The Centers for Disease Control (CDC) released a Coronavirus Disease 2019 (COVID-19) Hospital Preparedness Assessment Tool . The document outlines six best practices in regards to Coronavirus preparedness for hospitals and medical centers. Hospitals are not required or mandated to follow these six practices. However, they are strongly advised to review and apply them in preparation for potential arrivals of COVID-19 patients. The six best practices for Coronavirus preparedness for hospitals include…
- Prevent the spread of respiratory diseases including COVID-19 within the facility
- Promptly identify and isolate patients with possible COVID-19 and inform the correct facility staff and public health authorities
- Care for a limited number of patients with confirmed or suspected COVID-19 as part of routine operations
- Potentially care for a larger number of patients in the context of an escalating outbreak
- Monitor and manage any healthcare personnel that might be exposed to COVID-19
- Communicate effectively within the facility and plan for appropriate external communication related to COVID-19
Focusing and expanding upon the sixth suggested guideline, there are a multitude of ways medical facilities need to approach communication in the midst of the Coronavirus epidemic.
The start of Coronavirus preparedness for hospitals includes asking patients the right questions. This can start with evaluating your current triage questions and process. You may already be asking patients if they’ve traveled recently. Adding targeted follow up questions like “where did you travel to?” and “What specific dates were you traveling during?” are directed towards identifying COVID-19 patients quickly. It’s not the methodology of collecting data that needs to change, rather the data points that are being collected. In regards to Coronavirus preparedness for hospitals communication is one of many topics covered in the Emergency Care Research Institute’s (ECRI) podcast episode titled Assessing Preparedness for COVID-19 Outbreak, featuring Paul Anderson (ECRI) and James Davis (ECRI).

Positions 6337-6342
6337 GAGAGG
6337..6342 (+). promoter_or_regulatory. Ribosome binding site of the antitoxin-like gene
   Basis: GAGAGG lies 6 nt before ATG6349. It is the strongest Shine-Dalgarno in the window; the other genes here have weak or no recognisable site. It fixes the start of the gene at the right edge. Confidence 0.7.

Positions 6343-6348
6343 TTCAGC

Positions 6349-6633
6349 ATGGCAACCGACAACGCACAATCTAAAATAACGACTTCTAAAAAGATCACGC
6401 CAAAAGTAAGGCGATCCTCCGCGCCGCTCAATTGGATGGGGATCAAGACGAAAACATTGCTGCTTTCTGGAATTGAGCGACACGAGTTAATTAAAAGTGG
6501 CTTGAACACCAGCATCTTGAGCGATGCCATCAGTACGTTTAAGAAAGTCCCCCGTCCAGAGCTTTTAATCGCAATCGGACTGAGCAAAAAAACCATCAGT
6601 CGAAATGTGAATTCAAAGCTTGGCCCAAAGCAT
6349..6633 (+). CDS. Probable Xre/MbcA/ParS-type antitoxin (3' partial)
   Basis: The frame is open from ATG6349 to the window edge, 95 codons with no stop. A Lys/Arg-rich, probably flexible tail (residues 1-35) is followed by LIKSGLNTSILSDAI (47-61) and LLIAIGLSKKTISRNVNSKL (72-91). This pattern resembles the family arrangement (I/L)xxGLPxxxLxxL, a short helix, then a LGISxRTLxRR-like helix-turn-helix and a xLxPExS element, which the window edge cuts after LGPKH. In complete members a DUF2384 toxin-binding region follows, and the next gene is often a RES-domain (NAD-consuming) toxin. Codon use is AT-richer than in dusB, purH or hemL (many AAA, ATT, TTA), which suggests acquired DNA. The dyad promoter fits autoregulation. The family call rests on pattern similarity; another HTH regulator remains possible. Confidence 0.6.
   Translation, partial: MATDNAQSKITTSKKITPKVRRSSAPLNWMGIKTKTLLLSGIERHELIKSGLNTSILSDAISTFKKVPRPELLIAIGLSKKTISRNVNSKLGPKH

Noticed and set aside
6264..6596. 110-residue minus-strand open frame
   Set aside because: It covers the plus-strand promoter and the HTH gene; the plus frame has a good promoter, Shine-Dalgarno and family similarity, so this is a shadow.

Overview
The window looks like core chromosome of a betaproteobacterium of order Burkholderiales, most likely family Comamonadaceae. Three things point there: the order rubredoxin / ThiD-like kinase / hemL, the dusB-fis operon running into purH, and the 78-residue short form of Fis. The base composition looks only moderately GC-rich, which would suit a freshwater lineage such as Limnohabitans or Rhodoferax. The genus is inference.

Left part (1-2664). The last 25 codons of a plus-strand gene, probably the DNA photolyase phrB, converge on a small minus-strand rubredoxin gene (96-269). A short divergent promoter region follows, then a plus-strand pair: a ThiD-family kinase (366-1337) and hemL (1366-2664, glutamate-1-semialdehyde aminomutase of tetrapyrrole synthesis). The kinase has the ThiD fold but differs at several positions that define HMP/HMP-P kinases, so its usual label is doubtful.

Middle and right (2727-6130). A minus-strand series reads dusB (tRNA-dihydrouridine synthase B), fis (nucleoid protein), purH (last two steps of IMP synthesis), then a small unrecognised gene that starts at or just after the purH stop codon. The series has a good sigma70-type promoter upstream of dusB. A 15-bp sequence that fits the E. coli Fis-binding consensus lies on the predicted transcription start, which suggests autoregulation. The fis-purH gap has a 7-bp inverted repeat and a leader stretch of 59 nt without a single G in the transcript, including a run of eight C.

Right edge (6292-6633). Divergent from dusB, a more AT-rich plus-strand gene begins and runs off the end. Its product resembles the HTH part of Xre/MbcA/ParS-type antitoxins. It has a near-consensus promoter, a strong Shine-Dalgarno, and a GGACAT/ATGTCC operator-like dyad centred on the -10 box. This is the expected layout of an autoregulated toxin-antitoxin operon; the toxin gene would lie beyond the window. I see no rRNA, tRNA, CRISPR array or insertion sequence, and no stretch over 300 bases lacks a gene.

“Transparent communication with patients. One of the most important and effective interventions in a public health response to any event is to proactively communicate what is known, what is unknown and what is being done to get more information, with the objectives of saving lives and minimizing adverse consequences” – World Health Organization
Informing the public about your medical center’s abilities and limitations when it comes to testing for the Coronavirius and/or managing patients with COVID-19 is key. A list of nearby treatment, testing, overflow, or quarantine centers should be accessible to all staff members for recommendation purposes. The World Health Organization (WHO) has published a document regarding Risk communication and community engagement (RCCE) readiness and response to the 2019 novel coronavirus.
Timely and effective communication with staff. Exposure and risk are forefront in the minds of all medical providers. In order to operate at their highest efficiency in times of crisis your staff members need to know that they are supported and properly informed. It’s imperative that you provide continual job/task-specific education and training on transmission prevention.The CDC recommends that medical facilities designate specific persons or teams of people who are responsible for communicating with public health officials and disseminating critical information as it relates to the larger staff. This reduces confusion, redundant communication, and increases the effective flow of critical information to staff members.
To learn more about the COVID-19 pandemic, visit CDC’s website.
To learn more about safety and communication solutions for healthcare systems visit our website.